‘Foreign Affairs’ explained: “Sending advisers would increase the number of Ukrainian soldiers who receive top-of-the-line training. It would enhance Washington’s understanding of Kyiv’s material needs, allowing U.S. policymakers to fine-tune the aid they already provide and offer psychological assurance to Ukraine. Positioning U.S. advisers inside Ukraine would let Washington better champion crucial defense reforms that could pave Ukraine’s path toward NATO and EU membership. Advisers would give the United States an added layer of oversight, as well, ensuring that aid is both optimized and employed responsibly. And, critically, deploying advisers would deliver these results at a reasonable cost.”
Sen. Vance, Roy, and Gaetz cautioned that any military adviser mission risks severe escalation with a nuclear-armed Russia. They wrote:
“A military adviser mission to Ukraine would run a significant escalatory risk with Russia. It would mean placing additional “boots on the ground” in the midst of a direct and bloody conflict with Russia. Harm to our personnel under such a mission would be a tragedy, and could easily trigger Article IV consultations or even an Article V collective security declaration by our NATO Allies under the Washington Treaty. A military adviser mission would be one more step towards a dangerous, unnecessary war between the United States and Russia.”
“We write to ask whether the U.S. government plans now, or in the future, to deploy an adviser mission to Ukraine, either U.S. direct-hire personnel or contractors, whether under foreign affairs, military, or intelligence authorities,” the conservatives continued. “We request a response by October 3, 2023.”
Why Biden administration has imposed sanctions on five Turkish companies?
Secondary sanctions are all the rage as Washington gets more desperate to crack down on unaligned countries. The Biden administration has imposed sanctions on five Turkish companies and one Turkish national accused of helping Russia evade sanctions and supporting Moscow in its invasion of Ukraine, turning up the pressure on Ankara over its neutral stance on the Ukraine war, writes Mark Episkopos, an adjunct professor of history at Marymount University, writing on national security and international relations issues.
The new round of designations — part of a larger sanctions package targeting a wide array of Russian entities — included Turkish companies Margiana Insaat Dis Ticaret and Demirci Bilisim Ticaret Sanayi, accused of facilitating the transfer of dual-use goods to Russia.
Ankara sharply broke ranks with its fellow NATO member states, rejecting the West’s maximum pressure strategy against the Kremlin in an effort to position itself as a possible mediator between Moscow and Kyiv.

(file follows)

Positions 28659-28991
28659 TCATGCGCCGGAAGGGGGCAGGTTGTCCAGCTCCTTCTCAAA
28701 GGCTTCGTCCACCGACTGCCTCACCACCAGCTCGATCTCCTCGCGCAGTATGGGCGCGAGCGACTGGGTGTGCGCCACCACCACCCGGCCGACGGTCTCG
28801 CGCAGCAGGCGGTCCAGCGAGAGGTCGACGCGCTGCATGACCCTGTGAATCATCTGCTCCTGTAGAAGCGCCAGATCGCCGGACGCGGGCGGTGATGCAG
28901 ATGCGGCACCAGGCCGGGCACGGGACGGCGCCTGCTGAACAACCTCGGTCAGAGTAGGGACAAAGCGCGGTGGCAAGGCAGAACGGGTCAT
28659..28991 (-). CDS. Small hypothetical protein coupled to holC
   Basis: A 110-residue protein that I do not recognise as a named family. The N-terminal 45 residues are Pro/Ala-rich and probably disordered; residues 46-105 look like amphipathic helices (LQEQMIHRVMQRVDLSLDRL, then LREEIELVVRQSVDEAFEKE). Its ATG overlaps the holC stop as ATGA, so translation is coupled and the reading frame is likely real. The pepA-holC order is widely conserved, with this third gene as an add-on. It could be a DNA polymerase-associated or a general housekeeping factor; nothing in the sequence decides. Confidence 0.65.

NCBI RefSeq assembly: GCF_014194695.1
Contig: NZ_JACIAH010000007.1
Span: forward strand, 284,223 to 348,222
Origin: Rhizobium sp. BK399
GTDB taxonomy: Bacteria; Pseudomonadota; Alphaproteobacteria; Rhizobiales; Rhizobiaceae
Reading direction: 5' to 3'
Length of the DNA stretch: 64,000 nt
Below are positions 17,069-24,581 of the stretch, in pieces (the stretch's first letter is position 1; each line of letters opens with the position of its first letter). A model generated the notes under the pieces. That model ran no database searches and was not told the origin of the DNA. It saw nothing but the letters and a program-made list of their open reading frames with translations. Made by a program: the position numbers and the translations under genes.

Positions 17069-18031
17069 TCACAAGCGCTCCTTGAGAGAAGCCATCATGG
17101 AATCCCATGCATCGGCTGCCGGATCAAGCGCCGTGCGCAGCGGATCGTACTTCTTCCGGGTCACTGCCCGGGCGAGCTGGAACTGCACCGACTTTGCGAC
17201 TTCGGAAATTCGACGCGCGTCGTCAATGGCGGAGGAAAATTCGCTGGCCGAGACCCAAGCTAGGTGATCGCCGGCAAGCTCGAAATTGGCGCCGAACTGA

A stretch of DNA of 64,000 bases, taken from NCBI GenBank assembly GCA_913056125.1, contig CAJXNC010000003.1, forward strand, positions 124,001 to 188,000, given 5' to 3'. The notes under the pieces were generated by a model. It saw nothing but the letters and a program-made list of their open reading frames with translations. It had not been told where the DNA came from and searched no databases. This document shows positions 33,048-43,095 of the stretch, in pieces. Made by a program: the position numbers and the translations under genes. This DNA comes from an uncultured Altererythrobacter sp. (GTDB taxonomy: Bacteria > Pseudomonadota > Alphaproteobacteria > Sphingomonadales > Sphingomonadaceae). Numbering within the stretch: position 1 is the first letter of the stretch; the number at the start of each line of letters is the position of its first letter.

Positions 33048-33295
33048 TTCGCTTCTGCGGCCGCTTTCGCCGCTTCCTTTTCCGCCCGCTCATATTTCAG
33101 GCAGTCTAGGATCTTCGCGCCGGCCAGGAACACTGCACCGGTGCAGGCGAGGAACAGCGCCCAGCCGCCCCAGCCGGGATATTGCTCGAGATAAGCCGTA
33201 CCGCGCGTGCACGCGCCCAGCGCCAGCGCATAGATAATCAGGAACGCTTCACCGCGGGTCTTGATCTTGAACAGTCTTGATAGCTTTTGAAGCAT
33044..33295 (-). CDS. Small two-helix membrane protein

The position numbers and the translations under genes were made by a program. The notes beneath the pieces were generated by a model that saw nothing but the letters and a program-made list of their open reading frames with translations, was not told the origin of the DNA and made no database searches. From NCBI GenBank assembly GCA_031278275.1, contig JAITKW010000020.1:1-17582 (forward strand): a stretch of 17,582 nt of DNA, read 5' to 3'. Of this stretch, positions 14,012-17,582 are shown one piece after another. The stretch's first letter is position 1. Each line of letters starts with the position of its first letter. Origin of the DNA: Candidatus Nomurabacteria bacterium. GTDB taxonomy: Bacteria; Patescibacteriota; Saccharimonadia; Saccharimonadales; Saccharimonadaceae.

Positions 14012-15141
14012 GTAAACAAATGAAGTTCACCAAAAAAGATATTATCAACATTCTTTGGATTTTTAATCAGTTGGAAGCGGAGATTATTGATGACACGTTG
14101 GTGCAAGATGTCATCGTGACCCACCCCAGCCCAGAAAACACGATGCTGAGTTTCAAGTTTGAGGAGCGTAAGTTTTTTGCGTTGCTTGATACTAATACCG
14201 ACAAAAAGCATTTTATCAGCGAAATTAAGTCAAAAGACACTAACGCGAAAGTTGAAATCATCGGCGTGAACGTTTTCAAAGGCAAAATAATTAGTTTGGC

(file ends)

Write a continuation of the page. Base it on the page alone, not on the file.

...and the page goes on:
Not only has Turkey refused to participate in the Western sanctions regime, but Ankara’s trade relations with Moscow have boomed in the invasion’s aftermath. Reuters reported earlier in 2023 that Turkey’s exports to Russia jumped 262 percent year over year, reflecting the stark degree to which Ankara has profited from the vacuum caused by the withdrawal of Western economic actors from Russian markets.
Moscow and Ankara have even agreed on the construction of a new gas hub on Turkish territory that would provide Russia with alternate supply routes for gas exports, though the ambitious project is apparently being held up by management disputes.
Russia’s economy has proven highly resilient against successive waves of U.S. and EU sanctions packages in large part because it has maintained and even deepened trade ties with much of the non-western world, notably including Turkey, key Middle Eastern actors, and the other BRICS countries. The Biden administration has sought to tighten the screws on Russia by levying secondary sanctions on Chinese, UAE, Turkish, and other entities accused of helping Moscow acquire advanced technology and other goods that U.S. officials say can be used to bolster the Russian war effort in Ukraine.
Turkish President Recep Tayyip Erdogan has built a political brand, cemented well before the 2022 Ukraine invasion with his decision to import S-400 missile defense systems from Russia, as a swing player between Russia and the West. Erdogan has proven adept at exploiting the geopolitical leverage afforded by Turkey’s position as a strategically situated Eurasian crossroads, maneuvering between Moscow and Western capitals to advance a ruthlessly pragmatic foreign policy vision that flouts and occasionally even defies broader NATO objectives.
The Ukraine war has provided Erdogan with a surfeit of opportunities to advance this signature brand of statesmanship. Rushing to fill the diplomatic void left by Western states pursuing a maximum-pressure strategy against Moscow, Turkey has cemented its status as one of the war’s most important brokers with its role in hosting the ill-fated Spring 2022 Russia-Ukraine peace talks and implementing the Black Sea Grain Initiative, better known as the Ukraine grain deal.
It appears unlikely that Erdogan will be dissuaded from his nonaligned stance by this latest round of secondary sanctions, which follows a similar set of designations announced in April 2023; nor is there any indication that the Biden administration is contemplating upping the ante with more direct punitive actions against Ankara, Mark Episkopos notes.